Nikos Kazantzakis was born in 1883, in a land that had for centuries been the site of bitter struggles for independence from the Turks. One of his first memories was of a night when, at the age of six, while with his family hiding from the Turks, his father made him swear to help kill the women of their family rather than let the marauders have their way with them. Fortunately, Kazantzakis did not have to carry out the promise.
In 1902, Kazantzakis left Crete to study at the University of Athens. Upon graduation in 1906, he departed for Paris, where he was introduced to the works of Nietzsche and Bergson. Kazantzakis returned to Athens, where he presented his dissertation on Nietzsche to the faculty of the university to gain a teaching position there. A proponent of “positive nihilism,” Kazantzakis saw himself as a prophet who would use his art to “save” the world. Until 1921, he remained in Greece, writing (primarily plays) and taking an active part in business and government. For a brief period, he was a member of the Greek government under prime minister Eleftherios Venizelos, but when Venizelos fell from power, Kazantzakis, disillusioned, left for Paris.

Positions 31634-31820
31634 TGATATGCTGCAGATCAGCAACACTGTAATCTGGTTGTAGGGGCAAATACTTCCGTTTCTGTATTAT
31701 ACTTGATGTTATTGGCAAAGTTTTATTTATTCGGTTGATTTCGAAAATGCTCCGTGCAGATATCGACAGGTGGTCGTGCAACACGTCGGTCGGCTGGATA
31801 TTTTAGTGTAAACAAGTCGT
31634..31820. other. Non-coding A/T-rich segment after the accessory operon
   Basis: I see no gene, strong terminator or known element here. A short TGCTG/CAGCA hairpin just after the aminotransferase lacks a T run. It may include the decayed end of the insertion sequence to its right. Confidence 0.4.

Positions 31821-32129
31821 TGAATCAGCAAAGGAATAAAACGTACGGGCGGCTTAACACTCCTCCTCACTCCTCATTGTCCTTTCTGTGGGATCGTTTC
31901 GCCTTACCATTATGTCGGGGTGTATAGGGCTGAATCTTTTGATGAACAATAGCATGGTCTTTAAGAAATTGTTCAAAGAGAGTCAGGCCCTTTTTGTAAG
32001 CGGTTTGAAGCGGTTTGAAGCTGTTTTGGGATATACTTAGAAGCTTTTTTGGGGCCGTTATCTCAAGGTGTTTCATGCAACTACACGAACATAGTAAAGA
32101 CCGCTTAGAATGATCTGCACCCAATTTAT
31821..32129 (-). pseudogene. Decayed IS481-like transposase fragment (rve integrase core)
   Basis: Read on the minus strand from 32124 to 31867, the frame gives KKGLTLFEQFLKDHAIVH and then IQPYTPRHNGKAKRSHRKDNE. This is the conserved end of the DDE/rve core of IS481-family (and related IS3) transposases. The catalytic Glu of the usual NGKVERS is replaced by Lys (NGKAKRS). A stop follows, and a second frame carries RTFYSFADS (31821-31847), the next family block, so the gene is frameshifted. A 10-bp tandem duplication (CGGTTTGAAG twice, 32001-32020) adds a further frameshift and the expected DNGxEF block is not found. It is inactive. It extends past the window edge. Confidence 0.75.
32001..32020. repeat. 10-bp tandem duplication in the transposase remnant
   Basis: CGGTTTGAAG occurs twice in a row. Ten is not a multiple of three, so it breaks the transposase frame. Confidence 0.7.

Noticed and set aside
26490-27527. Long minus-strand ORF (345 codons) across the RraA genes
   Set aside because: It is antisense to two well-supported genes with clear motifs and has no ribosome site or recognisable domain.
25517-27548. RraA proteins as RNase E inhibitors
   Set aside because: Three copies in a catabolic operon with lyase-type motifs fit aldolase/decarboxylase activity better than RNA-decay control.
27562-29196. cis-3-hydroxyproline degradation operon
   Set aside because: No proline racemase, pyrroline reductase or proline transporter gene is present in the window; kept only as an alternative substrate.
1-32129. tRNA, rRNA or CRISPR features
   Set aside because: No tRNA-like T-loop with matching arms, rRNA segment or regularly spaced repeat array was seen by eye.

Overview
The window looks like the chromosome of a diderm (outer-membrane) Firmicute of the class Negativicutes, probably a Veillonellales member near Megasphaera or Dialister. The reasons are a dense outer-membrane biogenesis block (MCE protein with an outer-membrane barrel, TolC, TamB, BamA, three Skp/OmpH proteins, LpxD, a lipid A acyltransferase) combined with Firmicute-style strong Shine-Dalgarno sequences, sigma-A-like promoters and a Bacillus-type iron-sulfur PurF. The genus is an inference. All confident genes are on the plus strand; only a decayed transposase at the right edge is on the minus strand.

Kazantzakis spent much of the remainder of his life in restless travel. Even during the periods when he was relatively settled on the island of Aegina, he was often away, either to the mainland of Greece or to other parts of Europe. His 1907 marriage to Galatea Alexiou lasted only briefly, and he enjoyed a succession of female companions in the various places he visited. His relationship with Helen Samiou, which began in 1924, finally culminated in marriage in 1945.
In the mid-1920’s, Kazantzakis traveled in France, Germany, Austria, and Italy, and later to the Middle East and Egypt, living on the scant revenues from works submitted to Greek magazines. His professed Communism caused him some trouble at home but secured for him an invitaton to the tenth anniversary of the Russian Revolution in Moscow in 1927. His experiences there provided the material for a book in which he explained his theory of “metacommunism.”
During the 1920’s, Kazantzakis decided to...
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